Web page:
Revised January 20, 2014. See bottom of the page for the complete revision history
The Philippine Air Force (PAF) is actively looking for a new Close Air Support (CAS) aircraft to replace its aging fleet of OV-10 Bronco Aircraft. Not a lot of details have been released to the public, just that they intend to get half a dozen aircraft (6) and that procurement will be thru Foreign Military Sales (FMS).1 We don’t exactly know which aircraft the PhAF are considering, but right now there are two aircraft of this type that has been competing actively against each other for awhile now, and that is the A-29B Super Tucano and AT-6B Texan II. There are a LOT of materials in the internet comparing these two aircraft, and you can now add this one as my take on the matter.
The EMB314 or A-29 is made by Brazil’s “Embraer” company, it is a turboprop aircraft designed for light attack, Counter Insurgency (COIN), CAS and Aerial Reconnaissance missions in low threat environments, and also for Pilot Training. It is based on the EMB312 Tucano Trainer Aircraft, but is has a longer fuselage, more powerful engine and strengthened airframe. It first flew in 1999, and since then over 170 aircraft has been built and went into service in eleven countries around the world. The A-29B is the two-seat version of the aircraft, and its official nickname is the “Super Tucano”.2
The AT-6B is made by the American company “Beechcraft Corporation“, and it is also a turboprop aircraft designed for the light attack role. Unlike the Super Tucano, the AT-6B has not yet been formally adopted by any air force in the world right now, but it is based on the very successful T-6 Trainer Aircraft of which over 636 has been built and in service in the air forces of 8 countries worldwide.3 The AT-6B prototype first flew in 2009, and is generally marketed as an alternative to the the Super Tucano in the light attack market which the A-29 has been dominating since the turn of the century.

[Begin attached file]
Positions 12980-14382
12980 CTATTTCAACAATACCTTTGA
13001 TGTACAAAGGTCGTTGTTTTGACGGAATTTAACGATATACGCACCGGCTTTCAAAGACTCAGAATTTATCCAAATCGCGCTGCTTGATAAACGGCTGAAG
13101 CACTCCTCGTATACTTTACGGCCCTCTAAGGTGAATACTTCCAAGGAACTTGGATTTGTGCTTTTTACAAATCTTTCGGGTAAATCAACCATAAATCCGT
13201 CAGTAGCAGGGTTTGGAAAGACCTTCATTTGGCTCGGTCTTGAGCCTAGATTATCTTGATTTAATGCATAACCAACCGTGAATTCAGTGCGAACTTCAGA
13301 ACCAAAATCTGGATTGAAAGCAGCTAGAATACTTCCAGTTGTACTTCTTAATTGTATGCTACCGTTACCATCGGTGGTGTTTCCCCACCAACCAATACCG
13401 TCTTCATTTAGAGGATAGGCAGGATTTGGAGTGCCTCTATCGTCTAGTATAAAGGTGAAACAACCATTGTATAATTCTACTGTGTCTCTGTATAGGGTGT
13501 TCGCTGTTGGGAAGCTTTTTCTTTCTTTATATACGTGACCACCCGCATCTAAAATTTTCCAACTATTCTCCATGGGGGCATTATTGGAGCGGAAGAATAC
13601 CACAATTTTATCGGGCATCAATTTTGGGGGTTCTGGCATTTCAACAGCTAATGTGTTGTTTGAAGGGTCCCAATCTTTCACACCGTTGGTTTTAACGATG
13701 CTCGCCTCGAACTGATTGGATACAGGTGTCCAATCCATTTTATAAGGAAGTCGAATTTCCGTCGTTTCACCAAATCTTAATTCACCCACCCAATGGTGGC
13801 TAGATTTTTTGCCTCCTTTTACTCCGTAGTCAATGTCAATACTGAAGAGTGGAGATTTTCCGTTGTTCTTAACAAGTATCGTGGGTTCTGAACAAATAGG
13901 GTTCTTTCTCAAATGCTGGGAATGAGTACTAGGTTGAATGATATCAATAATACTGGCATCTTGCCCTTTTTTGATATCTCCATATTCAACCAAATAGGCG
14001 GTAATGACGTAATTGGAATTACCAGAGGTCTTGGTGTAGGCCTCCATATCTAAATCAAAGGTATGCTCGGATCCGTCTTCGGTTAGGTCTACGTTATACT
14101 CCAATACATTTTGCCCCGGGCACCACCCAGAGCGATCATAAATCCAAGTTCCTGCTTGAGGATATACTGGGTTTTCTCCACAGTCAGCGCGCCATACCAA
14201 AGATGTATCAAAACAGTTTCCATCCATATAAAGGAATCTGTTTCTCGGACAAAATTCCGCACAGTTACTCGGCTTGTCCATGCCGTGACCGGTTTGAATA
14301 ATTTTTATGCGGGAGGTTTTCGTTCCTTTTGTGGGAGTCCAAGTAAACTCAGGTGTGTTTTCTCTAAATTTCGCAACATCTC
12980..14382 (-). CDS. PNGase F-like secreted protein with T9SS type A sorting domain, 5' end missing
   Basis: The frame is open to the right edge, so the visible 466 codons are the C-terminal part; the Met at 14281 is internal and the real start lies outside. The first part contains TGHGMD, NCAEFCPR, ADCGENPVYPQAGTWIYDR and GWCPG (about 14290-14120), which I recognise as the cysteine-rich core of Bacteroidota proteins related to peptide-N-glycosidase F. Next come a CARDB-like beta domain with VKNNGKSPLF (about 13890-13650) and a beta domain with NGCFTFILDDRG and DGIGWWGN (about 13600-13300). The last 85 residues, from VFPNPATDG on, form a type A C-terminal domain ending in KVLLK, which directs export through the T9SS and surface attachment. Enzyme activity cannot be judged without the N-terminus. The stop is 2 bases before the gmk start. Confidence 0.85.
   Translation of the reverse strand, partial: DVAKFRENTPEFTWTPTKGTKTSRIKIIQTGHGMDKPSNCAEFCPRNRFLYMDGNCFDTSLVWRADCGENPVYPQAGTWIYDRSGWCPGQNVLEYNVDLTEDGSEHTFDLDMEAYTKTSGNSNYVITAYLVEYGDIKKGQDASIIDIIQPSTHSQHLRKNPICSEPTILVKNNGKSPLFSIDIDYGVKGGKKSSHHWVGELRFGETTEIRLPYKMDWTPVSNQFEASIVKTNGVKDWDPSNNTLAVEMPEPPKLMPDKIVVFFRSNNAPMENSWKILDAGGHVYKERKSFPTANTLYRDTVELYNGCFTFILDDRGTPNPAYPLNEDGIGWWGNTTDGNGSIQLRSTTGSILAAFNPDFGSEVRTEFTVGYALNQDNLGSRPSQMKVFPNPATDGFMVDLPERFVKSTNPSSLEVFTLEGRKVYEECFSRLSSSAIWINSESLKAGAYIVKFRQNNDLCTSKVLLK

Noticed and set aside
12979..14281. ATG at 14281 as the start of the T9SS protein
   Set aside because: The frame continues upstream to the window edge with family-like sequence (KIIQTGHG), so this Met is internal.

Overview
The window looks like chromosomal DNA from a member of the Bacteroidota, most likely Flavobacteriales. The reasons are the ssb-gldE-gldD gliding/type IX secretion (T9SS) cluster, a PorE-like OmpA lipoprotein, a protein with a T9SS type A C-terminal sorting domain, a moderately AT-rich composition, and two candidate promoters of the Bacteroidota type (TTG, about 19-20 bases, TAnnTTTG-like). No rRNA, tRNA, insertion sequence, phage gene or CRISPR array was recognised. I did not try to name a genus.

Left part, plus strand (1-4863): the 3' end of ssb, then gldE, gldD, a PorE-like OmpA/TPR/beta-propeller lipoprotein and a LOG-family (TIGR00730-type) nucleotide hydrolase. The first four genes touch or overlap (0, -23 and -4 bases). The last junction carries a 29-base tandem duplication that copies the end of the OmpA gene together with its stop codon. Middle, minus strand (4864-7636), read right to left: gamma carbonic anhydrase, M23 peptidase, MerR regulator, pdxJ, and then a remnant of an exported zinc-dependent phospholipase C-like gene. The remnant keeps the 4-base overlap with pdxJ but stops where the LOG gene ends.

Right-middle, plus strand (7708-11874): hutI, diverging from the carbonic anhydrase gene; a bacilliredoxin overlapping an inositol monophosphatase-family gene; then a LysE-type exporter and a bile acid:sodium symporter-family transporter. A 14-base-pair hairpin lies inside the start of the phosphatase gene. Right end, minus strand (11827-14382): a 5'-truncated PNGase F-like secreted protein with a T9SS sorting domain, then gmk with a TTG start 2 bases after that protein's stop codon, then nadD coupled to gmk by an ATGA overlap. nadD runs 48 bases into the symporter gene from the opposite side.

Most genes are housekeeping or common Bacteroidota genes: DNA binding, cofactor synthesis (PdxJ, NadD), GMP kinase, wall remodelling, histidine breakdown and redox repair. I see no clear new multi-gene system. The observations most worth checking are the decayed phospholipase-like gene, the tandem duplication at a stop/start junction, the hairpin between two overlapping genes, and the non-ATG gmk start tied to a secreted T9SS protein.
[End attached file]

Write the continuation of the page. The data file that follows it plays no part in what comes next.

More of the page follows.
For the “Maneuverability” and “Payload and Range” sections, the following considerations were made:
– Weights with 100% internal fuel was used to try to simulate the aircraft going into combat with full internal fuel after dropping their External Fuel Tanks.
– The weights of the armaments were not included as the RATIOS and DIFFERENCES BETWEEN BOTH AIRCRAFT will remain the same if they will be armed with the same type and same number of armaments.
– Data for each aircraft was derived from various websites at 4 5.
For both aircraft’s maneuvering capability, I am looking at their LIMIT LOAD FACTOR*, WING LOADING* and POWER TO WEIGHT RATIO.* I would’ve wanted to take a look at more aspects like Stall Speed, Maximum Alpha, etc., but those data are hard to come by for both aircraft. Hence, these should suffice for now. Remember that a lower Wing Loading means the aircraft can turn tighter and vice-versa, and a higher Thrust-to-Weight Ratio means the aircraft can go faster going straight up or straight down and vice-versa.
– LIMIT LOAD FACTOR: Equal for both aircraft
– WING LOADING: Practically equal for both aircraft, with a very small difference of only 2%
– POWER TO WEIGHT RATIO: 20% advantage for the Texan II over the Super Tucano
+++ The Texan II is the better aircraft than the Super Tucano in the vertical plane by a good margin. This is mainly due to the Super Tucano having a 23% heavier empty weight than the Texan II while having the same engine power.
– INTFF: Favors the Texan II by 16%, meaning for the same engine efficiency the AT-6B will travel 16% further.
– PAYLOAD: Favors the Super Tucano as it can carry 17% (229 kg) more load than the Super Tucano